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Earnhardt one win away from first-ever IROC sweep
'99 News

Earnhardt (blue) edges Earnhardt Jr. (red) for his 3rd straight IROC win.

Brooklyn, Mich. (June 11, 1999)
A family affair proved to be a dream come true for Dale Earnhardt. It was pretty special for his son, Dale Jr., too.

Earnhardt won his third straight IROC Race of Champions on Friday, bumping and grinding his way his way through the final turn to win by .007 seconds at Michigan Speedway.

"That was a unique deal," said Earnhardt, a seven-time Winston Cup champion who has won 10 IROC races over the years. "That was something you hope for. To race Mark Martin for points and have your kid right up there with you most of the way was pretty special."

With one race remaining -- at the Brickyard in July -- Earnhardt has a chance to become the only driver in the 23-year history of the series to win all four races in a season. Rusty Wallace, who won the final three races in 1991, is the only other driver to win three straight IROC races.

Earnhardt, who started last, took the lead from Martin, whom he leads by 20 points in the series chase, on the 26th lap and Earnhardt Jr. pulled in behind him four laps later.

It was pure racing -- father and son -- from there until the end of the 50-lap, 100-mile race in evenly-matched Pontiac Firebirds. With 10 laps to go, the two had about four car lengths on the rest of the 12-car field. It stayed like that until the final turn until Wallace tried to squeeze into the picture.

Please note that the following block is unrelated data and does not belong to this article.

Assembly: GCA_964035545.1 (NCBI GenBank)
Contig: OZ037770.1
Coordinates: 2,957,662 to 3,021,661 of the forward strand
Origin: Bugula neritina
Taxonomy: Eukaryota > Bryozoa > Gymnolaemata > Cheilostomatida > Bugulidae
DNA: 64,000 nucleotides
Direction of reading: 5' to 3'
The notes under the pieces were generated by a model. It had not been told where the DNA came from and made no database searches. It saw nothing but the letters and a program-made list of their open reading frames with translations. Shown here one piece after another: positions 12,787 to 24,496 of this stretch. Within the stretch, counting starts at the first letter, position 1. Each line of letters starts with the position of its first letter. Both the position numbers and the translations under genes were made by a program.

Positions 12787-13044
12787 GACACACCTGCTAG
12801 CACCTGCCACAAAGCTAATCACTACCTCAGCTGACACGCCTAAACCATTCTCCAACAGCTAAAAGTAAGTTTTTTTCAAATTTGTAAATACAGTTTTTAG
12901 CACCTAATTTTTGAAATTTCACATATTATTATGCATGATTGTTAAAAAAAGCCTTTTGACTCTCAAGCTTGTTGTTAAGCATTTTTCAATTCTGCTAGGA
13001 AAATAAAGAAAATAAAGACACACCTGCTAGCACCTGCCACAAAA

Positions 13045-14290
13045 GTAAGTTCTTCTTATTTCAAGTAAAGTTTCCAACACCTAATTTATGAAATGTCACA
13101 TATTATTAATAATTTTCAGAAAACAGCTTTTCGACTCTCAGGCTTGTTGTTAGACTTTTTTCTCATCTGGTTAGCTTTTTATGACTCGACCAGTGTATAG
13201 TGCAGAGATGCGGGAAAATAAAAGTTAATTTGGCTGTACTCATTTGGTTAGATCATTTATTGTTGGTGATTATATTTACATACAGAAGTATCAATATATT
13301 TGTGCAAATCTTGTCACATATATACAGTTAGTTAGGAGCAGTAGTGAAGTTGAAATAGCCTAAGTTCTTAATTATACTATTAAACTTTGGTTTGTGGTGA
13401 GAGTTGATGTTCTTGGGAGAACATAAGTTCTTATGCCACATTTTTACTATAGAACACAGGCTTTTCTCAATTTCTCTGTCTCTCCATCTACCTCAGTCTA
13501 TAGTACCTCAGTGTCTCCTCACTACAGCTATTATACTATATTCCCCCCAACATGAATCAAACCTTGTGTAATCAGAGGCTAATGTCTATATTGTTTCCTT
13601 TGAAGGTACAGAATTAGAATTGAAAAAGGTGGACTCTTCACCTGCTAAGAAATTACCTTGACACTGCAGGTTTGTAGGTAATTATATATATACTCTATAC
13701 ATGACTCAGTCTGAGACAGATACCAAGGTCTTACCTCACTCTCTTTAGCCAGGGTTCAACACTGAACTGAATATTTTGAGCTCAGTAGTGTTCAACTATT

"I was motioning for Rusty to stick with me on the last straightaway," Earnhardt Jr. said. I was working to get up by the side of my dad's car, but there was no air there."

Junior, who has been racing on NASCAR's Busch circuit, finally had to go at his father alone in the final turn. He tried to get past on the high side of the track -- and it looked like he might make it. His car nosed about two feet in front of his father's.

Then he got a lesson in racing with the big boys. The old man bumped him.

Once. Twice. Boom, boom.

"I was surprised," Earnhardt Jr. said. "That shocked the hell out of me. "But, he's supposed to do that. He's got all those years of experience. I was just a sitting duck, right there. It was just tough competition."

More like tough love.

"He was running the high line and I figured he was going to try to test me," Earnhardt said. We bumped fenders twice there at the end."

About 50 yards from the finish line, Earnhardt got the nose of his car in front and held on for the win. When it was over, father and son jumped out of their cars and ran to each other for bear hugs and high-fives.

It was a joyous occasion. Maybe the best family reunion ever.

"That was a pretty cool way to win," Earnhardt said. I think we're going to remember this forever. It was awesome."

But wouldn't it have been nice to let the kid win?

"He's going to have to earn everything like his dad did," Earnhardt said. "Besides, he wouldn't want anybody to say, `Your dad let you win.'"

Not much chance of that.

"Today was really special. I can't tell you what it was like to be racing with my dad," Junior said. "There at the end, he seemed to be saying, `You ain't gonna win, you ain't gonna win it.' That was fun there."

The elder Earnhardt, who averaged 162.235 mph, leads the standings with 68 points. Martin, who was bidding for his fourth consecutive title, is next with 48. Wallace follows with 40 points and Bobby Labonte has 39.

The IROC purse, which totals $760,000 and pays the champion $225,000, is based on series points.